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WASHINGTON (Reuters) - U.S. intelligence flaws that occurred in Iraq are "still all too common" throughout an American spy community that knows disturbingly little about nuclear programs elsewhere, a presidential commission reported on Thursday.
The report, ordered by President Bush to get to the bottom of Iraq intelligence failures, said the harm done to American credibility by flaws in intelligence on the extent of Iraq's weapons programs "will take years to undo."
"The flaws we found in the intelligence community's Iraq performance are still all too common," said the report's authors. "Across the board, the intelligence community knows disturbingly little about the nuclear programs of many of the world's most dangerous actors."
"The analysts who worked Iraqi weapons issues universally agreed that in no instance did political pressure cause them to skew or alter any of their analytical judgments," the report said. But it added: "It is hard to deny the conclusion that intelligence analysts worked in an environment that did not encourage skepticism about the conventional wisdom."
"We conclude that the intelligence community was dead wrong in almost all of its prewar judgments about Iraq's weapons of mass destruction," the commission said in a report to the president. "This was a major intelligence failure."
The main cause, the commission said, was the intelligence community's "inability to collect good information about Iraq's WMD programs, serious errors in analyzing what information it could gather and a failure to make clear just how much of its analysis was based on assumptions rather than good evidence.
"On a matter of this importance, we simply cannot afford failures of this magnitude," the report said.
But the commission also said that it found no indication that spy agencies distorted the evidence they had concerning Iraq's alleged weapons of mass destruction, a charge raised against the administration during last year's presidential campaign.
"This is not 'politicization'," the panel said of its own report. "It is a necessary part of the intelligence process."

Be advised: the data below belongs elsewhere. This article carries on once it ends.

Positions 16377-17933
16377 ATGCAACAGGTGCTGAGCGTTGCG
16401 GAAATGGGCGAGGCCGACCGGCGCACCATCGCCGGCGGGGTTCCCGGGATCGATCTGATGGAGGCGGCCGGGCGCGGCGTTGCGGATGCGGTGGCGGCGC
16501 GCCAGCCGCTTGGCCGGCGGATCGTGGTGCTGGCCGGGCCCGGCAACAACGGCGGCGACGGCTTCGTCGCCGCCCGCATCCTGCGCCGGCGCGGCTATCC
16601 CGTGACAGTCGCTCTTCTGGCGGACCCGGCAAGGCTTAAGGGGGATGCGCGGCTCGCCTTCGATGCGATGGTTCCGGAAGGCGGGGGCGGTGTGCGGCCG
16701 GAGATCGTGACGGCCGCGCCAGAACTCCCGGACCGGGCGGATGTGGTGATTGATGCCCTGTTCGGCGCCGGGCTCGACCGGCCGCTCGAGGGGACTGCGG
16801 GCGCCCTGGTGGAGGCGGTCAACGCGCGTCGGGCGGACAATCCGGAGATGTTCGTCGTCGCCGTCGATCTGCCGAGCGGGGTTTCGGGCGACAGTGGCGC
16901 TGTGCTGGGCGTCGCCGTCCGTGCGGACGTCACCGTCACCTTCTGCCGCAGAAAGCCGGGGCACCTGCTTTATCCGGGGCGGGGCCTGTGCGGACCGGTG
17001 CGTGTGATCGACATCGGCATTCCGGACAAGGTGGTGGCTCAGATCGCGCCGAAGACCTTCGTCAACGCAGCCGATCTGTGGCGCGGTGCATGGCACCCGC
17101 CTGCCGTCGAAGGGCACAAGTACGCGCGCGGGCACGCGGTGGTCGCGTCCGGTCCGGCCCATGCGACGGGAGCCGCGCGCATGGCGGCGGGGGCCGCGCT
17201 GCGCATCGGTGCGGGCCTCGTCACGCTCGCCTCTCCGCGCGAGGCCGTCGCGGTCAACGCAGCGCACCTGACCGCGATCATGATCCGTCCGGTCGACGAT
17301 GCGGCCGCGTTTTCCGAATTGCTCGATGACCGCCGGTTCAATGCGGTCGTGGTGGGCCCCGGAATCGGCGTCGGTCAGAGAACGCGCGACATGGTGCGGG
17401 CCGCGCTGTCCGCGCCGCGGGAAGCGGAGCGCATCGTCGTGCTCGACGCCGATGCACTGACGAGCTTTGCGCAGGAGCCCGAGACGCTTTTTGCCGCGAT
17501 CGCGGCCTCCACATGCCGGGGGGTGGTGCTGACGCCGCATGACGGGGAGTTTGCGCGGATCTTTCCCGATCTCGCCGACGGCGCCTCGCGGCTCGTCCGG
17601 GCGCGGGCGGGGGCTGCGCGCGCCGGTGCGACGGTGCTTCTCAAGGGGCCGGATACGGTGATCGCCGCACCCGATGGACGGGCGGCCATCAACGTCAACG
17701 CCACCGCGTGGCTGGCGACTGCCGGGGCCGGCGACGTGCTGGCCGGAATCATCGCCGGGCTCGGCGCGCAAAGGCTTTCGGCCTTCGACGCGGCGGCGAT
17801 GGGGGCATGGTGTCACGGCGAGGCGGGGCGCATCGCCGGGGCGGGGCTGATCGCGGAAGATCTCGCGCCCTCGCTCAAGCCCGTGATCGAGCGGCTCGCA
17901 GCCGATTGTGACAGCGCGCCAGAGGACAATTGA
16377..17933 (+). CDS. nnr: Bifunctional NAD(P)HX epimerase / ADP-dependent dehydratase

The commission gave Bush a specific suggestion about the daily intelligence briefings he receives - traditionally delivered by the nation's most senior intelligence official. The panel said that Negroponte should not be the person who briefs the president, or even be in the room every day when the report is given.
"For if the DNI is consumed by current intelligence, the long-term needs of the intelligence community will suffer," the report said. Bush, however, expressly said he planned to give Negroponte responsibility for the daily briefings at the time the president introduced his choice to be the new director of national intelligence.
Overall, the report delivered a harsh verdict. "Our intelligence community has not been agile and innovative enough to provide the information that the nation needs," the commission said. It noted that other investigations have reached similar conclusions. "We should not wait for another commission or another administration to force widespread change in the intelligence community," the report said.
Looking beyond Iraq, the panel examined the ability of the intelligence community to accurately assess the risk posed by America's foes.
"The bad news is that we still know disturbingly little about the weapons programs and even less about the intentions of many of our most dangerous adversaries," its report said. The commission did not name any country, but appeared to be talking about nations such as North Korea and Iran.
"Our review has convinced us that the best hope for preventing future failures is dramatic change," the report said. "We need an intelligence community that is truly integrated, far more imaginative and willing to run risks, open to a new generation of Americans and receptive to new technologies."
The report urged Bush to give more authority to Negroponte, his new director of national intelligence, overseeing all of the nation's 15 spy agencies.
"It won't be easy to provide this leadership to the intelligence components of the Defense Department or to the CIA," the commissioners said. "They are some of the government's most headstrong agencies. Sooner or later, they will try to run around - or over - the DNI. Then, only your determined backing will convince them that we cannot return to the old ways," the commission told Bush.
On al-Qaida, the commission found that the intelligence community was surprised by the terrorist network's advances in biological weapons, particularly a virulent strain of a disease that the report keeps secret, identifying it only as "Agent X." The discovery of al-Qaida's work came only after the U.S.-led war in Afghanistan removed the Taliban from power.
"Al-Qaida's biological program was further along, particularly with regard to Agent X, than prewar intelligence indicated," the report says.
U.S. officials have previously said they found signs of al-Qaida's work in anthrax weapons in Afghanistan, but it was not clear if "Agent X" referred to anthrax. Al-Qaida had not yet "achieved a functioning biological weapon with this substance," the report noted.
US intelligence agencies know "disturbingly little" about the weapons programmes of Washington's adversaries, an official report has found.
It outlines about 70 recommendations for the new US director of national intelligence, John Negroponte, who will oversee all 15 US spy agencies.
The report says dramatic changes are needed to prevent failures similar to the fiasco over Iraq's missing weapons.
The White House, which ordered the study, has welcomed its conclusions.
Several independent inquiries have already examined the role that intelligence played in the run-up to the US-led invasion of Iraq in 2003.